False teaching. Bad stewardship. Destroyed environment. Stagnant financial situations. Rigged political systems. The list of what is happening in our church, country, and world can go on and on. In addition, we can be angry and fume about how it is ridiculous these situations still exist decades, centuries, and even millennia later. There may even be correctly placed blame against those who initiated and those who perpetuated it. However, what good does that do? As my wife reminds me, being angry at the past generations does not help. I try to argue but I know she is right. (Nobody tell her I said that!)
On the other hand, you know what does work? Putting that anger to use. (Again, don't tell her I am admitting this!) Deciding the “buck stops here,” to borrow from President Truman. Instead of complaining false teaching exists, spread correct teaching (there's a reason I love Snopes.) Guide others to better steward all resources (financial and otherwise) and make better decisions. Restore the environment (or make as little impact as you can.) Encourage changes for better financial situations, globally. Sign petitions and take part in the last vestige of democracy the oligarchy offers. Put another way, Chris Haw says, “...to avoid the error of scapegoating our ancestors, we are challenged to not judge accomplishments of the past by the standards of today. Instead, we do best to learn from their mistakes but also to receive and appreciate their contributions.” I always try to lead by example. When I write these posts my aim is to be able to illustrate each one with an instance from real life so the applicability is evident (thanks Proctor 7 AM Homiletics for that!) While I'm young, I have lived a full life, which allows me to have broader perspectives than most, even those older. However, I recognize at the same time my experiences have been far from perfect (identity crisis, anyone?) In these cases, I try to refer my illustrations to the lives of more exemplary characters. You know, like Jesus.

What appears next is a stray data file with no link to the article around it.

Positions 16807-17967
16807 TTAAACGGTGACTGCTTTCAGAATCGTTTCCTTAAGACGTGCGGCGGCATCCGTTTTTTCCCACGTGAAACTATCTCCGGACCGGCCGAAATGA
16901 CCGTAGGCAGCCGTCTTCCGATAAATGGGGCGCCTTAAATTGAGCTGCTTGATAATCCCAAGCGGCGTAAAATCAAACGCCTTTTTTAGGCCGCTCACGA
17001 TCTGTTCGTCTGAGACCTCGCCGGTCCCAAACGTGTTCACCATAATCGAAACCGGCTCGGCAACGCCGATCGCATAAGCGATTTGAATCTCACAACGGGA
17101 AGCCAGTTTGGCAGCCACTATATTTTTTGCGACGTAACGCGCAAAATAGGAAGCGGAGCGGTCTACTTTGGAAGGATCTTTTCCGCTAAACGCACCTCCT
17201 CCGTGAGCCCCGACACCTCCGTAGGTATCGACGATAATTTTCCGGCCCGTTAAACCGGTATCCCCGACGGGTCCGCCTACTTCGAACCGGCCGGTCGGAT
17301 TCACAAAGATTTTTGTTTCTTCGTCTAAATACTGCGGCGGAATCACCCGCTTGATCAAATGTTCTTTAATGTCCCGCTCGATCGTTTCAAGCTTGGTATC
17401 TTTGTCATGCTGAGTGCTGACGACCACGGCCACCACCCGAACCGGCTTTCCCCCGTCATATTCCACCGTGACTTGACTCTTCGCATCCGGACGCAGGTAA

With Jesus, he didn't believe his disciples should pass the buck either. Instead, he expected them to be active in their communities. These expectations are seen throughout the Gospels, but especially in the implied commands of our King in Matthew 26:31ff: Feed me. Give me a drink. Welcome me. Clothe me. Visit me. Come to me. We do not earn our salvation, but our faith if it has no works is dead. And if we are to refer to Him as King Jesus, then we have a duty to hear and obey. As mentioned, I know I am not perfect. I try both in my personal and public life to uphold his commands. However, as I am a human undergoing transformation and not fully changed, I fail (constantly). That is the crux, though: even after failing, keep trying. He said the way of His kingdom is not easy but it is fulfilling. Sometimes I fake it 'til I make it, especially on days I just don't want to be selfless. Other days it is as if it is not only second nature, but my primary nature. (Though, in a way, it truly is supposed to be primary nature.) The transformation and inner battle has been epitomized in my eyes by the scene in Gethsemane. “The spirit is willing but the flesh is weak.” However, this example is what allows us to know we can press on, as the oft abused passage says, “I can do all things through Christ who strengthens me.” Christ our exemplar is our source of fortitude for that which He commands.
With these specific commands, it is important to embody them as an individual. Yet it is also just as vital for the local bodies of followers to embrace at least one of these commands, if not all. Whether feeding the hungry, a hospitality ministry, a clothing closet, hospital and shut in ministry, or prison ministry, something out of this particular passage should exist. Not everyone needs to be involved in all of them. However, I believe some representation of these commands should be evident in each church. I myself am trying to devise a simple (though perhaps not easy) method to partake in feeding the hungry. If you would like to know my idea for yourself or your church, please let me know. Whatever you do, I implore you to do something. I realize I may have lost a few readers with my posts on hell (and non-violence... and nationalism...). But I promise my allegiance is the same as before, if not more so, to that of the wrongly crucified King. If you don't believe in Him, then this message is not directly for you. However, I do hope you will be indirect bearers of good news by kind and loving actions toward fellow humans. I believe it is about time we focused more on the good than the bad, as Father Lavelle in Calvary says, “I think there's too much talk about sins and not enough about virtues.” Let us be more virtuous.